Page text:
Since January, the law permits both mothers and fathers to take 3 months of paid leave upon the birth of a child, with an additional 3 months that parents either could take individually or split between them. Such leave is at 80 percent of the normal salary. The new leave requirements apply equally to the public and private sectors.
The Government funded a Center for Gender Equality, under the Ministry of Social Affairs, to administer the Act on Equal Status and Equal Rights of Women and Men. The Center also provided gender equality counseling and education to national and municipal authorities, institutions, companies, individuals, and NGOs. The Minister of Social Affairs appoints a Complaints Committee on Equal Status to adjudicate alleged violations of the Act; the Committee's rulings are non-reviewable. The Minister of Social Affairs also appoints an Equal Status Council, with nine members drawn from national women's organizations, the University of Iceland, and labor and professional groups, which makes recommendations for equalizing the status of men and women in the labor market.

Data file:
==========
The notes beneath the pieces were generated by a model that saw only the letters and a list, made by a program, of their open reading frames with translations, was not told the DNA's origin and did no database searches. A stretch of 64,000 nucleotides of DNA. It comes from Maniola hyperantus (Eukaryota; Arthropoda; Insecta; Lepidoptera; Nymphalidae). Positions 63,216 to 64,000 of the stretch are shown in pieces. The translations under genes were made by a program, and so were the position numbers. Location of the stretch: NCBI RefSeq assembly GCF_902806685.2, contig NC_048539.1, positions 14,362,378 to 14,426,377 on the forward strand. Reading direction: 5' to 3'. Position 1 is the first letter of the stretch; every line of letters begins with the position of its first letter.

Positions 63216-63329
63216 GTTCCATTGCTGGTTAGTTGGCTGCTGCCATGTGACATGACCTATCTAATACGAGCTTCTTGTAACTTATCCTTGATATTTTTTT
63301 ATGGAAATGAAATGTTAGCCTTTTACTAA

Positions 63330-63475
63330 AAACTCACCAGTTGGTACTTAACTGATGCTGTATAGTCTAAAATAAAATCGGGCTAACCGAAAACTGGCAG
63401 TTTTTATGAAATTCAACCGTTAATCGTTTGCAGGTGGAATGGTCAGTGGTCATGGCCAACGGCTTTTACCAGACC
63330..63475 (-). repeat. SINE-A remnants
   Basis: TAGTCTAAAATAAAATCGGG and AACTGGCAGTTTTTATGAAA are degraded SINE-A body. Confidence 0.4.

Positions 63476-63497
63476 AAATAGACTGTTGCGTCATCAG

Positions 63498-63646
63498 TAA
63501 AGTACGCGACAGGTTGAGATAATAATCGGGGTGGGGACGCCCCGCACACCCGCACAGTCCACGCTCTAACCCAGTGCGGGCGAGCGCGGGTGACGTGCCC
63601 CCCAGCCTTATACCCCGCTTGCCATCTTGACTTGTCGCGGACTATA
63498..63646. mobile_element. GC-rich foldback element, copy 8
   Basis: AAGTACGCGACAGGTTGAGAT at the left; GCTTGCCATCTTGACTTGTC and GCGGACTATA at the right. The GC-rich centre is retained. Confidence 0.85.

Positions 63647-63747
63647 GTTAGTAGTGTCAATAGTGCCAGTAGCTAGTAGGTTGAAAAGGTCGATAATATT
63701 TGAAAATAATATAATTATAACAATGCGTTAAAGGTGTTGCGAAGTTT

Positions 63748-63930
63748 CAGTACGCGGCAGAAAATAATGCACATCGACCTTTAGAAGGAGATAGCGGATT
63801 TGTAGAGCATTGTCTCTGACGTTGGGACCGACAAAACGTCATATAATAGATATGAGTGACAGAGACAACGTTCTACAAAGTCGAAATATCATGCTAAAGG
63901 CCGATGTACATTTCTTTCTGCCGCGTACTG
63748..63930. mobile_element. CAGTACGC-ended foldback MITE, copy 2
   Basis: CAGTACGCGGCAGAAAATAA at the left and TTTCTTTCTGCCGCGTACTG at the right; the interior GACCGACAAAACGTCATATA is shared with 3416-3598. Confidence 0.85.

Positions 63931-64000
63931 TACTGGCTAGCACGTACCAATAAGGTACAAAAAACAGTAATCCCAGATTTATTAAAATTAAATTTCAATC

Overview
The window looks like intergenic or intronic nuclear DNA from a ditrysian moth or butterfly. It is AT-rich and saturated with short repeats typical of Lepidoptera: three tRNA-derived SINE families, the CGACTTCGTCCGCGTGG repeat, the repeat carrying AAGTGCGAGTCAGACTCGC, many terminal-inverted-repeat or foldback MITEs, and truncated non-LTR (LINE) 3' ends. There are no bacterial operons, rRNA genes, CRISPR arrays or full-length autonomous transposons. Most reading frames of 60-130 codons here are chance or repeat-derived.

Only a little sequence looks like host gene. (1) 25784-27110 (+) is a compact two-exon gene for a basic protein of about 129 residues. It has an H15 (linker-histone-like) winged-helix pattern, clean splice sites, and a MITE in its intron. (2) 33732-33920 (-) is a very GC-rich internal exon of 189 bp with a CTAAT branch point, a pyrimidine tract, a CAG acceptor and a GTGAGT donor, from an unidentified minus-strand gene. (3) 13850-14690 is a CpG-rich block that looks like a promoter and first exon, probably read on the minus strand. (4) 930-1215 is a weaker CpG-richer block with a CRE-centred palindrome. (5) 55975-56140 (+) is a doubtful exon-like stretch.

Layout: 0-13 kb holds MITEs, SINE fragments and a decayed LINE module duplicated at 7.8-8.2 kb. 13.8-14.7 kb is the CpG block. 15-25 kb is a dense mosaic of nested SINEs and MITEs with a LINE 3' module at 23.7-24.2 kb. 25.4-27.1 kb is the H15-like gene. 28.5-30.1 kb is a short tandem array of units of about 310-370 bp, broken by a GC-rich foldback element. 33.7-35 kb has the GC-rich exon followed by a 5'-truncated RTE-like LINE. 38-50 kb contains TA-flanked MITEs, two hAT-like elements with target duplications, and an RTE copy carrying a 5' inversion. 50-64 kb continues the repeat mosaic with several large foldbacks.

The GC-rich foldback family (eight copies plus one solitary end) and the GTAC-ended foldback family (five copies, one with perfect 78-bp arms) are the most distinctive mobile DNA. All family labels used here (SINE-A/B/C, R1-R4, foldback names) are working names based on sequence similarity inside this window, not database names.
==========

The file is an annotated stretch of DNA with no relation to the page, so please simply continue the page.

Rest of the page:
The Government was strongly committed to children's rights and welfare; it amply funded public education and health care. School attendance is compulsory through the age of 15 and free through public university level. Approximately 85 percent of students continued to upper secondary education. The Government provided free prenatal and infant medical care, as well as heavily subsidized childcare. The Children's Ombudsman, who is appointed by the Prime Minister but is independent from the Government, fulfilled a mandate to protect children's rights, interests, and welfare by, among other things, exerting influence on legislation, government decisions, and public attitudes. When investigating complaints, the Ombudsman had access to all of the country's public and private institutions and associations that house children or otherwise care for them; however, the Ombudsman's conclusions were not legally binding on parties to disputes.
Human rights observers, including Save the Children Iceland, criticized the continuing compilation of a national health database that included children. The Government authorized the automatic inclusion of the medical records of children under the age of 18 unless their legal guardians requested otherwise. On reaching the age of 18, individuals may elect to discontinue their inclusion in the database but not to withdraw information already stored (see Section 1.f.).